Vancouver, Canada

About Sam Bowstead

Creative, committed and humble, Sam Bowstead, architect in the making. He has worked on numerous residential and Aboriginal community projects across Eastern Australia and Fiji. He gained his bachelors in architectural design from the University of Queensland and Technische Universität Berlin and is currently doing his masters at UQ and the University of British Columbia. Advocating passionately for architectural and urban design-based solutions to climate change, Sam writes about cities, design, and development. His recent experiences include working on relief projects after the 2011 floods in Queensland as part of Emergency Architects Australia, and later in researching how design and architecture interact with climate change policy. Sam is colour-blind, but he sees more nuance in shades of grey than any person we've met.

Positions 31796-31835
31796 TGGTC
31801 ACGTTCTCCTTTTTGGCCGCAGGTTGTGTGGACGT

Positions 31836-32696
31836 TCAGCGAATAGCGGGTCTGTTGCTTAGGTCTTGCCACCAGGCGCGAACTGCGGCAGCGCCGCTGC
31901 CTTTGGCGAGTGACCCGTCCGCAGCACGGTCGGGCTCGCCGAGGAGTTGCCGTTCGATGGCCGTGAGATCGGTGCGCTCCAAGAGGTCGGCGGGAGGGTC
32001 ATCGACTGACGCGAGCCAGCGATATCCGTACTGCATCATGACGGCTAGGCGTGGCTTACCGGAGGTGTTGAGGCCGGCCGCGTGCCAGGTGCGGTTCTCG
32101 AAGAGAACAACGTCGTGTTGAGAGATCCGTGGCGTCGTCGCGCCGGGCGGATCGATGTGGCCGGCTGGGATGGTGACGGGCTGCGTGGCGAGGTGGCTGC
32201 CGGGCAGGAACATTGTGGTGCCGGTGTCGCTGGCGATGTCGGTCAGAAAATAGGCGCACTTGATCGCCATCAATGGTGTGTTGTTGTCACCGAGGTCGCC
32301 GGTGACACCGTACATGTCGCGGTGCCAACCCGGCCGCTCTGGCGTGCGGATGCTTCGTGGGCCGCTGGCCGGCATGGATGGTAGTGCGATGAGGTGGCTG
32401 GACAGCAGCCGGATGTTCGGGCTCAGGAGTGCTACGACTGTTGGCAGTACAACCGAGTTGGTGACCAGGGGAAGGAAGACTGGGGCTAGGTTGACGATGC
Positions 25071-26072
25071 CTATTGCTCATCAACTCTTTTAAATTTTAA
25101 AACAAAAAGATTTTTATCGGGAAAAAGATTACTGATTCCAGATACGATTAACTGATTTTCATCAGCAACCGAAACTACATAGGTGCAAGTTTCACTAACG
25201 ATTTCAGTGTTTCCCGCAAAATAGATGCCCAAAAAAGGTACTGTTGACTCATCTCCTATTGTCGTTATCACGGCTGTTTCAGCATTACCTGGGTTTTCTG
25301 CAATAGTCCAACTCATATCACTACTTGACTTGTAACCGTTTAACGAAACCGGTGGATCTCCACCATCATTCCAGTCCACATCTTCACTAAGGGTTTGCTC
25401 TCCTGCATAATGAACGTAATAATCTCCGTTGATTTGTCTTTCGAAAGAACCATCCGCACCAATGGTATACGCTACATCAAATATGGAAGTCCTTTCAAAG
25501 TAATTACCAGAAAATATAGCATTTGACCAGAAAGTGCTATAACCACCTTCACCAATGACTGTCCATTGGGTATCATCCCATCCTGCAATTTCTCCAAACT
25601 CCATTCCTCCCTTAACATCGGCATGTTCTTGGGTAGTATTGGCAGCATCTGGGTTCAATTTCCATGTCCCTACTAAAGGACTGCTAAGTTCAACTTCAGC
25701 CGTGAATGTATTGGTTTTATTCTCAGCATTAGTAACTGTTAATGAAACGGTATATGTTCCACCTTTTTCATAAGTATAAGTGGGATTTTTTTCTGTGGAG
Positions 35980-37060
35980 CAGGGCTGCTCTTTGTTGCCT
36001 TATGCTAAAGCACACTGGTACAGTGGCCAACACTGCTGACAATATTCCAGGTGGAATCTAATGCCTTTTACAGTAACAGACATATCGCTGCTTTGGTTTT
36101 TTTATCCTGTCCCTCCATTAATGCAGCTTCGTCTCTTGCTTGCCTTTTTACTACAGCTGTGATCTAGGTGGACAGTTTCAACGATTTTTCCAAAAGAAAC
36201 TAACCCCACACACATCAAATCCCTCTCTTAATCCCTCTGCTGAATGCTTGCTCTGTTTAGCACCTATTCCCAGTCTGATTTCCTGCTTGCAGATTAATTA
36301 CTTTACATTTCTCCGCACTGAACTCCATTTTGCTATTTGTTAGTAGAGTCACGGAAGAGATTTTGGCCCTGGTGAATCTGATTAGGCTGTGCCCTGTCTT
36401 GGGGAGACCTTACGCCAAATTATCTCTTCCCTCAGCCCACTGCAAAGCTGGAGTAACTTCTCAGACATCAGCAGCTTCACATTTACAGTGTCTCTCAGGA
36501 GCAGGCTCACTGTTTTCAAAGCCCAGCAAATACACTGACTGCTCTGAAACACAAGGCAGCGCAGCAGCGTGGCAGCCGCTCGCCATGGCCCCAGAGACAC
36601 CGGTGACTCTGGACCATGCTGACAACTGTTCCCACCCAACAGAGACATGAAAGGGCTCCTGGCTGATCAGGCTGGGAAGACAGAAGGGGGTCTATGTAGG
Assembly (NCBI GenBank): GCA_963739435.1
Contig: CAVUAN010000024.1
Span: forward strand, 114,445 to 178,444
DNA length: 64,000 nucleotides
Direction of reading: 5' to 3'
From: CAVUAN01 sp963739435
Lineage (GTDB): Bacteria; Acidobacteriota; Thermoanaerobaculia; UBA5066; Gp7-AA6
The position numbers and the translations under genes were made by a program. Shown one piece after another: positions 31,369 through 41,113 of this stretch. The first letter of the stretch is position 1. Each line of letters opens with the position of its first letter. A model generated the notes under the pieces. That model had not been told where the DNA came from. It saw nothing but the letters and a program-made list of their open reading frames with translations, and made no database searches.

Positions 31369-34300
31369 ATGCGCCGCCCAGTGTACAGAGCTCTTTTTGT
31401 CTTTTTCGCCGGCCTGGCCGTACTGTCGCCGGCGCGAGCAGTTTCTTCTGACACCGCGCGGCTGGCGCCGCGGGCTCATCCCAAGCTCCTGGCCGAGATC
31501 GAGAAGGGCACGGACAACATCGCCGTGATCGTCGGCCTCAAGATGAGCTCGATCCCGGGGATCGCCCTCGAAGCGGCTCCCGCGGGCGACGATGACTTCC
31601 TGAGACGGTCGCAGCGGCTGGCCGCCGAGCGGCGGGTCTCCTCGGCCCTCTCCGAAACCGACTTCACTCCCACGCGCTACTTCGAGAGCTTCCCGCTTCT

Latest from Sam Bowstead

The Real Rio: They Don’t Care About Us

Sam Bowstead | June 23rd, 2012

One of Michael Jackson’s most famous songs was the 1995 “They Don’t Care About Us”.  The music video became a sensation featuring panoramic shots set in Rio de Janeiro and importantly, of him dancing

Small Business at Rio+20

Sam Bowstead | June 22nd, 2012

The UN Conference of Sustainable Development is the largest yet with over 50,000 participants from government, civil society, and the media. But where are the small businesses? Having worked in

Bigger or Smaller, What’s Better?

Sam Bowstead | June 21st, 2012

Every second day seems to be in recognition of something or the beginning of another conference. What makes Rio+20, the UN Conference on Sustainable Development any different? The UN regularly organises meetings

Cities: Social Time-Bombs

Sam Bowstead | June 20th, 2012

“Cities are magnets. Cities are also social time-bombs.” A panel of ten leading built environment experts met, on Monday June 18, to discuss the vital issues for our world’s burgeoning

Cities and the Problems with Concrete Jungles

Sam Bowstead | June 19th, 2012

Rio de Janeiro is a big city, and this week sustainable cities is the conversation topic of choice. Rio+20, the UN Conference on Sustainable Development, will bring over 50,000 people from